Montana is on TikTok It’s a technological nightmare. Experts warn that it will be incredibly difficult for officials to enforce and incredibly easy for almost anyone to manage. But more than that, it’s a move that undermines America’s history of fostering an open and democratic Internet.
He law, which will take effect in early 2024, will block TikTok from mobile app stores in Montana and also ban TikTok from operating in the state. It’s a move that brings with it a host of First Amendment concerns, and it may never get enacted if legal challenges block it. But if it goes ahead, experts warn it’s likely to be a disaster.
“From a technical perspective, even if it was a national law, there would be challenges in trying to make this work,” says John Morris, director of US Internet policy and advocacy at the Internet Society, a nonprofit organization. for-profit that promotes an open Internet. But because people can use VPNs to change their browsing location, it’s even more difficult to ensure that a local ban will work. “State lines are not something that is built into the Internet.”
The new law is the first on the books after years of anxiety in the US surrounding TikTok as a national security risk. That perceived threat looms because TikTok’s parent company, ByteDance, is Chinese-owned. TikTok has also become one of the most popular apps in the world, with 150 million US users only.
Montana law requires mobile app stores to be assessed $10,000 fines when they allow people to download or use TikTok. TikTok could also be fined for operating in the state. The fines would not apply to people who download the app.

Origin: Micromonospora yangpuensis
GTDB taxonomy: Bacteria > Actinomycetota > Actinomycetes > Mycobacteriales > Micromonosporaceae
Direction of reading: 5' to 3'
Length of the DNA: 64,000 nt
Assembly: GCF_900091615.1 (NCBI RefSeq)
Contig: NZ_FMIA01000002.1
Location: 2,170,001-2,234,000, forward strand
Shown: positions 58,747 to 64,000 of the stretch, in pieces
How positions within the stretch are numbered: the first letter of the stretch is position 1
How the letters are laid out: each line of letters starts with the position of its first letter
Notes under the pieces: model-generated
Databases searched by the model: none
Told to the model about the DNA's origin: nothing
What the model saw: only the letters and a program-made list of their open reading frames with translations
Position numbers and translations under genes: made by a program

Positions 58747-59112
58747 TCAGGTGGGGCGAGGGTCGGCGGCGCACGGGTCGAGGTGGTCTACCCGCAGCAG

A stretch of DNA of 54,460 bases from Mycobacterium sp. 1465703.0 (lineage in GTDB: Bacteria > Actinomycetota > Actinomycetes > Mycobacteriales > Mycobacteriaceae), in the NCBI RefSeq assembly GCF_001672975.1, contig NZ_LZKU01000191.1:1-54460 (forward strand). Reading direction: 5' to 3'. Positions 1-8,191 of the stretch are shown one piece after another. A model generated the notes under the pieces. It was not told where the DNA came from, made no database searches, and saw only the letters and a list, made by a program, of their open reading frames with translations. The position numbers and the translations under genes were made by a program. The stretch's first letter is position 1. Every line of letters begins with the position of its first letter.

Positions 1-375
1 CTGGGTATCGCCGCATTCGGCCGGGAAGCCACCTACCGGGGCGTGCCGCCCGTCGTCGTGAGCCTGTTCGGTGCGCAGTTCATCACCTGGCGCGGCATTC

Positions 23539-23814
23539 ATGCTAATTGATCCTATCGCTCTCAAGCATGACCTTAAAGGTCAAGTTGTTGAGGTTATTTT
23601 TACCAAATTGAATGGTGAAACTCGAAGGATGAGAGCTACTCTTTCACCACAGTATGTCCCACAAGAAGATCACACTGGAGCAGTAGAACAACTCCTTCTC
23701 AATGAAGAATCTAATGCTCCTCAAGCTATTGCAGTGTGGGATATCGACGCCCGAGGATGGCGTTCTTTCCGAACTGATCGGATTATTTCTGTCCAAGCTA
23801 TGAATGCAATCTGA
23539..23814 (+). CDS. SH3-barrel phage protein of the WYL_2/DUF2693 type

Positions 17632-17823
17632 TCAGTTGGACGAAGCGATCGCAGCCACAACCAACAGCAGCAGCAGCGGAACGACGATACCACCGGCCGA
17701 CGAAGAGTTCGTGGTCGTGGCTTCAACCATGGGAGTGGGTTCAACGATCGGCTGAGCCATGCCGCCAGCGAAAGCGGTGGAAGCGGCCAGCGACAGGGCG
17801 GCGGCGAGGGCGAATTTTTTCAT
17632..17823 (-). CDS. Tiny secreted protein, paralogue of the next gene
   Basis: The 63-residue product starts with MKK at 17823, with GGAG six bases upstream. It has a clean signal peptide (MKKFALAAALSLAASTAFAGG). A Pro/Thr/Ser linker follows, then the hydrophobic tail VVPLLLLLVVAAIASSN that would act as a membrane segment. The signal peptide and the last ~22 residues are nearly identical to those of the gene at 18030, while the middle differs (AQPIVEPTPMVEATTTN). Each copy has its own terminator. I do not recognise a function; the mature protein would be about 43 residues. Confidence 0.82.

Historically, the United States has advocated for an open Internet and has criticized countries that censor online access. China succeeds in its mass censorship thanks to its Great Firewall, a system unlike anything in the US that Montana was unable to build itself. Other countries, including Indonesia and Pakistan, they banned TikTok and later rescinded the blocks. India’s TikTok ban, introduced in June 2020, is still in effect. Montana, along with other states, and the US federal government have blocked TikTok from government devices, but geo-blocking specific regions within the US would prove much more difficult.
An earlier version of the Montana bill would have forced internet service providers to block TikTok in the state. But the ISPs said it would be impossible to do so and the requirement was dropped. Mobile app providers such as Apple and Google did not respond to requests for comment. And while Montana has now passed the law banning TikTok, it remains to be seen how it plans to do so.
Montana officials have suggested that technology that restricts online sports betting, which remains illegal in more than a dozen US states, could be used to push TikTok outside its borders. If someone reports a violation, officials will investigate it, and if a violation is verified, cease and desist letters will be sent to businesses, the state attorney general’s office told Associated Press.